James Sudalnik: Documentarian Participates in Emmy Award Selection
James Sudalnik, chair and professor of communications, participated in the initial round of voting
for the 2006 Primetime Emmy Awards. Sudalnik is a member of the Academy of Television Arts and Sciences
in the non-fiction peer group. The 58th Annual Primetime Emmy Awards were telecast from the Shrine Auditorium
in Los Angeles on August 27.
As a member of the non-fiction peer group, Sudalnik has the opportunity to award and promote works with a potential
for social impact that utilize innovation of the art form, and display mastery of filmmaking technique.
“Education is one of the cornerstones of the organization and its work,” he says. “This is exemplified in dozens
of screenings, seminars, and meetings throughout the year, and especially in the student membership program,
which students can participate in through the Communications Department here at CSUDH.”
Sudalnik’s own documentary films were part of the exhibit “The Art of Being Kuna: Layers of Meaning Among the
Kuna of Panama,” which ran from April 1 to September 4 at The San Diego Museum of Man in Balboa Park. The filmmaker
joined a team from the UCLA Fowler Museum of Cultural History to visit Kuna villages off the coast of Panama,
eating their food, sleeping in hammocks in open air huts, and experiencing their rituals, a couple of which he captured on video for the first time.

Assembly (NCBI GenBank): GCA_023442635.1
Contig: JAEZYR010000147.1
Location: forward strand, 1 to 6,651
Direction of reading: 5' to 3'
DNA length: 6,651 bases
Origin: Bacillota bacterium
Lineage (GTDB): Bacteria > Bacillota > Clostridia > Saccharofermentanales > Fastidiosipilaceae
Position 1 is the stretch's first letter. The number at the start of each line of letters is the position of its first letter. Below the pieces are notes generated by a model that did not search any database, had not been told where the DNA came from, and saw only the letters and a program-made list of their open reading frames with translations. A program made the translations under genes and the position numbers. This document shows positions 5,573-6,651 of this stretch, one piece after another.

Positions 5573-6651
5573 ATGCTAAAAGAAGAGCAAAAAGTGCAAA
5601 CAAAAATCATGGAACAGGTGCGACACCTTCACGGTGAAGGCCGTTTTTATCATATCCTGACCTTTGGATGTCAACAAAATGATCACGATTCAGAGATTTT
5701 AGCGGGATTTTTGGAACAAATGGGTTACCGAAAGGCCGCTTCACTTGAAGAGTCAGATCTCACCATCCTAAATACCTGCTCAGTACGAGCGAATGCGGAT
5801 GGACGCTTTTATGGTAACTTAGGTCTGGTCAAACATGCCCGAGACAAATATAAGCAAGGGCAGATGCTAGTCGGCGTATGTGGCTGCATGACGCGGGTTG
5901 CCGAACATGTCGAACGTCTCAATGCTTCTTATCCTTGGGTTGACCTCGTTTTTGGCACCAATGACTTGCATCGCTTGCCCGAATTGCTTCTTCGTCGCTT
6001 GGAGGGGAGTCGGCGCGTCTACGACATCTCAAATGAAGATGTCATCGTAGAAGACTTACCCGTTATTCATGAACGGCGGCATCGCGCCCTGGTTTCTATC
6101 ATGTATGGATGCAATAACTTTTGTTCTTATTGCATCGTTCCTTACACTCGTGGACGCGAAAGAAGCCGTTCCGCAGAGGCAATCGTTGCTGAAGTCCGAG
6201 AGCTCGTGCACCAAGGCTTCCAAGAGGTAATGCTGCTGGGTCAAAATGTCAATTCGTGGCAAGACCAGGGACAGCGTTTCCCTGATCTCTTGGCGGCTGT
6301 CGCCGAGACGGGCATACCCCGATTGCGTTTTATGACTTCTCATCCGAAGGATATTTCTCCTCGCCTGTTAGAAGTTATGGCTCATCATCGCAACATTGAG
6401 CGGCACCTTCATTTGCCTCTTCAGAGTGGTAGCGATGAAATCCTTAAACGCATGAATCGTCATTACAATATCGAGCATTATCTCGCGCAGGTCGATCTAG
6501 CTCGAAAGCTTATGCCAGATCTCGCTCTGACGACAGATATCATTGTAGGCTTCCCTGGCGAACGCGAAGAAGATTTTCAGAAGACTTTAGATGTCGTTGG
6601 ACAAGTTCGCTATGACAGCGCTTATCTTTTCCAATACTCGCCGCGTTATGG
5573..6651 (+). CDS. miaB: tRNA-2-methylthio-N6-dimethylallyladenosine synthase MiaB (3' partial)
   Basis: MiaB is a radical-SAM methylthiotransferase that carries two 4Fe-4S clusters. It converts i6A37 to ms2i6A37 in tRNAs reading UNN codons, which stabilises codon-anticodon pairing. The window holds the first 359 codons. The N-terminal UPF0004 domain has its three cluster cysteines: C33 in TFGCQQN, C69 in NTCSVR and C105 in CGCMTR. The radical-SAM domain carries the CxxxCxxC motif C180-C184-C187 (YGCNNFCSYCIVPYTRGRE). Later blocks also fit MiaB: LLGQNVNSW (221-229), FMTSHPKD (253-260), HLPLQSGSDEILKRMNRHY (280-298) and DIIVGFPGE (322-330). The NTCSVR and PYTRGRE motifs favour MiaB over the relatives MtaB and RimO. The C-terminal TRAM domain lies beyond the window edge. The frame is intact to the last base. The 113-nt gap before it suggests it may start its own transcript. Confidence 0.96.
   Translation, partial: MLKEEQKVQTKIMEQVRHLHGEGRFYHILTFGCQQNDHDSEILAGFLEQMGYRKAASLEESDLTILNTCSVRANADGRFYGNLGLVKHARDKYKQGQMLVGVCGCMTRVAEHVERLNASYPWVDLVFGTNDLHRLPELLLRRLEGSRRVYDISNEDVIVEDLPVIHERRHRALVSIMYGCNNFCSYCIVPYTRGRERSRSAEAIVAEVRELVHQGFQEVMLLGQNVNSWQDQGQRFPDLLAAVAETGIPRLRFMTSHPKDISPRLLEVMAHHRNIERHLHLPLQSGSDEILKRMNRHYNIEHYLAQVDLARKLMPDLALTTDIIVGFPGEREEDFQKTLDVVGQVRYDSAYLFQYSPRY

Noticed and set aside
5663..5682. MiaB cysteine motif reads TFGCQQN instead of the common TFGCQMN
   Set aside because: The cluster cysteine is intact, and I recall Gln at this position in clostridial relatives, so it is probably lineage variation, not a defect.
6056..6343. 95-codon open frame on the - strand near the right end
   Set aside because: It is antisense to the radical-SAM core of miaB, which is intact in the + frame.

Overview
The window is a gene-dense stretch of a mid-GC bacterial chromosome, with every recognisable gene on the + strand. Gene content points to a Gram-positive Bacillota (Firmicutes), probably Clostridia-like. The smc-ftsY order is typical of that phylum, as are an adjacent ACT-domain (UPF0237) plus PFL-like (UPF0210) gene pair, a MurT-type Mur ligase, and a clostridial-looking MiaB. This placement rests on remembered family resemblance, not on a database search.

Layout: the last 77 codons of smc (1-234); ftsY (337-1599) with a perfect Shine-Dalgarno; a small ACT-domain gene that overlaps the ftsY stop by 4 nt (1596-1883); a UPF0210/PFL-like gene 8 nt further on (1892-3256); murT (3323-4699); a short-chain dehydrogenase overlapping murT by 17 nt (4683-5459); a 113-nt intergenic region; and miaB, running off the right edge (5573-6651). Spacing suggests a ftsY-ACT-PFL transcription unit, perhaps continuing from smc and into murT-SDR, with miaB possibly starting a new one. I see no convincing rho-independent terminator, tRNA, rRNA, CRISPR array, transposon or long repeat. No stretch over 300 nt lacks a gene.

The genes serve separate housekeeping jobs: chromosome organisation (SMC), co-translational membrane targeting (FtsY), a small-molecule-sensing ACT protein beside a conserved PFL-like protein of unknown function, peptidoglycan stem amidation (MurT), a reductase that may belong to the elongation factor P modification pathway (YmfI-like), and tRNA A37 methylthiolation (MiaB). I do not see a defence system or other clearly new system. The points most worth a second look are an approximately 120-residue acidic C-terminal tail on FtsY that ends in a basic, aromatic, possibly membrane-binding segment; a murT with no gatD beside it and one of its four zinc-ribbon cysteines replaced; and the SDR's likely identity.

“One of these was a healing ceremony, the other a coming of age celebration,” Sudalnik says. “They took place in
darkened huts or special structures and involved the burning of substances, consumption of home brewed liquids,
and many other rites and rituals I had never before seen or experienced. Since that time, I've recognized parallels
among other Indian cultures but the Kuna remain unique.”
“The Art of Being Kuna: Layers of Meaning Among the Kuna of Panama” presents a view of the Kuna culture as seen
through the Kuna's central concern for form and beauty in everyday life, as experienced through narratives, rituals,
healing, and visual arts such as molas (decorative textiles). One of Sudalnik's six films in the exhibit is an overview of how
molas are made.
Sudalnik was amazed by “the individualistic treatments delivered by various artists, their styles, and their
technique. I discovered the well-established methodologies of mola making, the intricacies, the enormous amount
of work, and that these elements were only the beginning of the artistic interpretive process that the Kuna women
employ in creating them.
“I noticed a wide array of subject matter in the many molas I was initially exposed to, many of which were incorporated
into articles of clothing. The colors were brilliant and the art could be appreciated up close and, differently, at
a distance," says Sudalnik. "After more research, I saw that it was an artistic mechanism utilized to explore what the
Kuna see in their culture and in the world.”
Sudalnik’s films are a permanent part of the traveling exhibit, which has been shown at the UCLA Fowler Museum of
Cultural History, the National Museum of the American Indian in New York, the Field Museum in Chicago, and the
Maxwell Museum of Anthropology at the University of New Mexico. Originally developed at the UCLA Fowler Museum of
Cultural History with support from the National Endowment for the Humanities, the exhibit represents a 12-year
collaborative effort between Kuna cultural specialists and anthropologists.
For more information on the exhibit, visit
- Joanie Harmon